DOES SATAN ATTACK OUR DREAMS?
(Trussville AL USA)
"My son, let them not depart from your eyes - keep sound wisdom and discretion; so they will be life to your soul and grace to your neck. Then you will walk safely in your way, and your foot will not stumble. When you lie down, you will not be afraid; yes, you will lie down and your sleep will be sweet. (Proverbs 3:21-24)
"What's going on here ? Where am I ? Why is this happening to me ? Why am I sweating so ? Why all the panic ? Why am I on pins and needles ? But wait, it's only a dream, and a bad one at that. Only Satan attempting to attack my spirit. I'll just go get a glass of warm milk, a cookie, whisper a little prayer, and all will be well ". Have you ever been there and done that ?
Dreams, good or bad, we all have them. So, are we really responsible for what we do in our dreams ? Yes. First of all, what is a dream ? And is a dream different than a "so-called" vision ?
According to the Webster Dictionary, "a dream is a series of thoughts, images, or emotions occurring during sleep. . . . having ideas or images in the mind while asleep". So, dreams are thoughts and images occurring during sleep.
In Scripture, however, dreams are also called "visions" (Job 33:15), "thoughts on my bed", "visions of my head" (Daniel 4:5; 7:15), "visions of his head while on his bed" (Daniel 7:1), and "night visions" (Daniel 7:7, 13). And when the Word (God) speaks of a "normal" type of a dream, it is still called a "night vision" (Isaiah 29:7-8). In fact (Job 33:15) clearly describes a dream as a "vision of the night". So, Scripture does define dreams as "visions".
As Christians, redeemed children of God, we should always recognize that fear, especially the fears of the night, are not from God. Nonetheless, we often times fall into Satan's trap (Acts 20:30). Once we realize that God loves us, then the fears of man have no place in our lives (Proverbs 29:25). Especially in our uncontrollable night dreams (Proverbs 6:20-22).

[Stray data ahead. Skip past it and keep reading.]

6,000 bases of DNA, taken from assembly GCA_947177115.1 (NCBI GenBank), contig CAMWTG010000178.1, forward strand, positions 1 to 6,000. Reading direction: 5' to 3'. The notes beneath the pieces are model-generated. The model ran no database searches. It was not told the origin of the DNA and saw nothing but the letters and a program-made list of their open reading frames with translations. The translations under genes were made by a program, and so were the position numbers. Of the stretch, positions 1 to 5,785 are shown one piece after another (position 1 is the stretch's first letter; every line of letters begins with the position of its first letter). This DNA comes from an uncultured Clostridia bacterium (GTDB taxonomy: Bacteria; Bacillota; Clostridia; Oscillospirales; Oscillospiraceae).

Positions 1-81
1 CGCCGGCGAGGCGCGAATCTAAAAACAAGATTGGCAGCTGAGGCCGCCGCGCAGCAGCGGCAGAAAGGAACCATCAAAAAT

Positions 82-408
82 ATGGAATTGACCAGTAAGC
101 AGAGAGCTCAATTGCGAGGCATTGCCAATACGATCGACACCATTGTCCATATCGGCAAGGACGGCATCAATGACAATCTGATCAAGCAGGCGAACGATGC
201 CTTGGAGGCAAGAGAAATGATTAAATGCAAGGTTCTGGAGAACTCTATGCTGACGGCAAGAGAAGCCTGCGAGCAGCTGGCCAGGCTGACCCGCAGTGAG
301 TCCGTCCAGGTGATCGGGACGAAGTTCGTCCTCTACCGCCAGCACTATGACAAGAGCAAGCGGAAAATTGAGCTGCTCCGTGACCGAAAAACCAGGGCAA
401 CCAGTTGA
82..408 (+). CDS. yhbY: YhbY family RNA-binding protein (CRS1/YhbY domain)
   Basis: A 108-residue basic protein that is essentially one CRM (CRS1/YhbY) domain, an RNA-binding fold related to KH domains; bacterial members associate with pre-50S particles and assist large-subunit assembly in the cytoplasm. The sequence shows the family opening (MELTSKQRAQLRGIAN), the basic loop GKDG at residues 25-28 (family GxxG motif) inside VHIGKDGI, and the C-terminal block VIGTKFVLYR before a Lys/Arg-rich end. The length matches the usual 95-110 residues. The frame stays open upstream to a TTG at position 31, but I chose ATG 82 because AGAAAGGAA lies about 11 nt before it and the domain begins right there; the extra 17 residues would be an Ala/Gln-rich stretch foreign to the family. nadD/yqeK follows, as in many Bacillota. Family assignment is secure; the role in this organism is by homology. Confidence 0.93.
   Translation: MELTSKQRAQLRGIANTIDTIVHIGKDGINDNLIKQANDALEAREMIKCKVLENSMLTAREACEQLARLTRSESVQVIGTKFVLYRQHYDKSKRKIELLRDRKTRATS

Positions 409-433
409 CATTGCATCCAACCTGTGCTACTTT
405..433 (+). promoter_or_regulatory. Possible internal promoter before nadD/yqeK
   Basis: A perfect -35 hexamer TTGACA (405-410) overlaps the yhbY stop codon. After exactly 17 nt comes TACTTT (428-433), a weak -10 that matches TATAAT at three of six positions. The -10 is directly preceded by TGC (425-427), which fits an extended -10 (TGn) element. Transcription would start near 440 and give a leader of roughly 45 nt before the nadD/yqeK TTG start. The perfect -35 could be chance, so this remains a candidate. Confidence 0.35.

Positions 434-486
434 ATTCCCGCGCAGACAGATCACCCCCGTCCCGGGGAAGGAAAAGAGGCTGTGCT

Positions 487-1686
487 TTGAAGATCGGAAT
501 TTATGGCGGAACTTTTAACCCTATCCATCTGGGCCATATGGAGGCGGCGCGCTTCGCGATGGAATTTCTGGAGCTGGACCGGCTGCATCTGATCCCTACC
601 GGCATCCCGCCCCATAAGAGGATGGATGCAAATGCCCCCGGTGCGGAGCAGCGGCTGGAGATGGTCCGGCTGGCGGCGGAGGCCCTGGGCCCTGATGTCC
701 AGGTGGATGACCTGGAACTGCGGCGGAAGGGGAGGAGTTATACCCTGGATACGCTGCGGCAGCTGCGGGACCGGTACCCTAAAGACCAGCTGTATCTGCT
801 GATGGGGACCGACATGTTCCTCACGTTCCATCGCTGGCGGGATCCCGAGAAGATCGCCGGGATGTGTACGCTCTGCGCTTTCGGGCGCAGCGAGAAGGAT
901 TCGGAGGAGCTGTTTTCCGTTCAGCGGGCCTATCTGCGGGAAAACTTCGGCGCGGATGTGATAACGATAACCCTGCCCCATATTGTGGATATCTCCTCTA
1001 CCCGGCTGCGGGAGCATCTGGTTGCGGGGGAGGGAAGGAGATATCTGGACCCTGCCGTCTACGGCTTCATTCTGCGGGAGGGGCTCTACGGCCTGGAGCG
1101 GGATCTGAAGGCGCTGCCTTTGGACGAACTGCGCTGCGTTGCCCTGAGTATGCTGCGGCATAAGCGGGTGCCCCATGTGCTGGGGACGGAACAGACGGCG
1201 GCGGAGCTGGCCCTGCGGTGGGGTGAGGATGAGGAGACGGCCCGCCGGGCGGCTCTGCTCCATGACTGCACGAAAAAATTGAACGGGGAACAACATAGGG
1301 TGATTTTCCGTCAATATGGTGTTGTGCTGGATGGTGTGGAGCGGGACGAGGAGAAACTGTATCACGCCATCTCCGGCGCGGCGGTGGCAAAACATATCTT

The powers of evil, Satan himself, adores giving the Christian fear (1 Peter 5:8-9), but God gives us just the opposite, a spirit of love, power and a sound mind (2 Timothy 1:7). You see, if we give in to fear, we forget God's love, become powerless, and our minds wobble in unstable thoughts.
Does Satan attack our dreams ? Of course he does (Ephesians 6:12). And as Christians, are we excluded from such warfare, even in our sleep ? No (Job 4:13-19).
Conversely, Does God test us in our dreams ? Yes (1 Kings 3:5-15). However, the more spiritually minded we are, the more we love the Word and have scripture running through our hearts and minds, then the more righteous, godly, and holy we will live, awake or asleep (Ecclesiastes 5:7).
Often times we may tend to get carried away with, or be preoccupied with our dreams, in an attempting to understand the message they are giving. Nonetheless, as Christians, we should never get caught up in dreams. We should just get caught up in fearing and loving Him, and our sleep will see those "sweet dreams" happen again (Proverbs 3:24).
The bottom line. We are responsible for anything we might do, be it awake or asleep. If we sin willfully, we are responsible before God. And, If we carry out an ungodly act in a dream, due to some semi-conscience reminder, it is sin, and we are responsible before God.
We cannot blame Satan for any sinful behavior we do in a dream. Even if the Devil did influence us to do some wrong (awake or asleep) (2 Cor 11:14), we are still responsible before God for our actions (Colossians 3:17).
Author's Post Script
The reality of the matter is that every person, Christian and non-Christian, is accountable before a sovereign God (Rom. 3:9-19), whether awake or asleep, and will one day give an account to the living God (Phil. 2:9-11), as Jesus said (Luke 12:48). Mankind may reject this scripture assertion. However, our rejection cannot alter the reality of our accountability to God himself.
(Taken from Wikipedia)
In the Christian tradition, an "inner voice" may refer to the Conscience (Romans 2:15),or the active communication of God through the Holy Spirit. For example, the New Testament Gospel of Mark records a statement Jesus made to His Disciples who were being (or were to be) persecuted for their faith: "Whenever you are arrested and brought to trial, do not worry beforehand about what to say. Just say whatever is given you at the time, for it is not you speaking, but the Holy Spirit."
Biblical references to the "heart" (Genesis 6:5) (Matthew 15:18,19) involve the thought-life and attitude of a person, and can thus be identified with the "place" where internal monologue occurs